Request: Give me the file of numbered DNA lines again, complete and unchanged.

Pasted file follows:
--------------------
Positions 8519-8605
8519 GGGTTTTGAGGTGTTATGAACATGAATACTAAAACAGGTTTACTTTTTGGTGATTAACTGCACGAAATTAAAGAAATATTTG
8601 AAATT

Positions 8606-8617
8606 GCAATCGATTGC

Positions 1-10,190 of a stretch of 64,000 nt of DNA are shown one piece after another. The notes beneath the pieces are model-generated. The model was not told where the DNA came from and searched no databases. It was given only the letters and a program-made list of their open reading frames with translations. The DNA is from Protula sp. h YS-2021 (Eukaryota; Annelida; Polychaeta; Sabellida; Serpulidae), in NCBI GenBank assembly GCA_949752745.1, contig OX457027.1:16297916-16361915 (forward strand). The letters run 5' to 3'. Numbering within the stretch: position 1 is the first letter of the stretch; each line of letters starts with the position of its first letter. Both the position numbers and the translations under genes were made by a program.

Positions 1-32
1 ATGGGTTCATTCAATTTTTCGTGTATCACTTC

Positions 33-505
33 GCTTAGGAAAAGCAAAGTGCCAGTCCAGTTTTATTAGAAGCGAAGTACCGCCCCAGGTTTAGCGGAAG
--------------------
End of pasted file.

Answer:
Positions 8519-8605
8519 GGGTTTTGAGGTGTTATGAACATGAATACTAAAACAGGTTTACTTTTTGGTGATTAACTGCACGAAATTAAAGAAATATTTG
8601 AAATT

Positions 8606-8617
8606 GCAATCGATTGC

Positions 1-10,190 of a stretch of 64,000 nt of DNA are shown one piece after another. The notes beneath the pieces are model-generated. The model was not told where the DNA came from and searched no databases. It was given only the letters and a program-made list of their open reading frames with translations. The DNA is from Protula sp. h YS-2021 (Eukaryota; Annelida; Polychaeta; Sabellida; Serpulidae), in NCBI GenBank assembly GCA_949752745.1, contig OX457027.1:16297916-16361915 (forward strand). The letters run 5' to 3'. Numbering within the stretch: position 1 is the first letter of the stretch; each line of letters starts with the position of its first letter. Both the position numbers and the translations under genes were made by a program.

Positions 1-32
1 ATGGGTTCATTCAATTTTTCGTGTATCACTTC

Positions 33-505
33 GCTTAGGAAAAGCAAAGTGCCAGTCCAGTTTTATTAGAAGCGAAGTACCGCCCCAGGTTTAGCGGAAG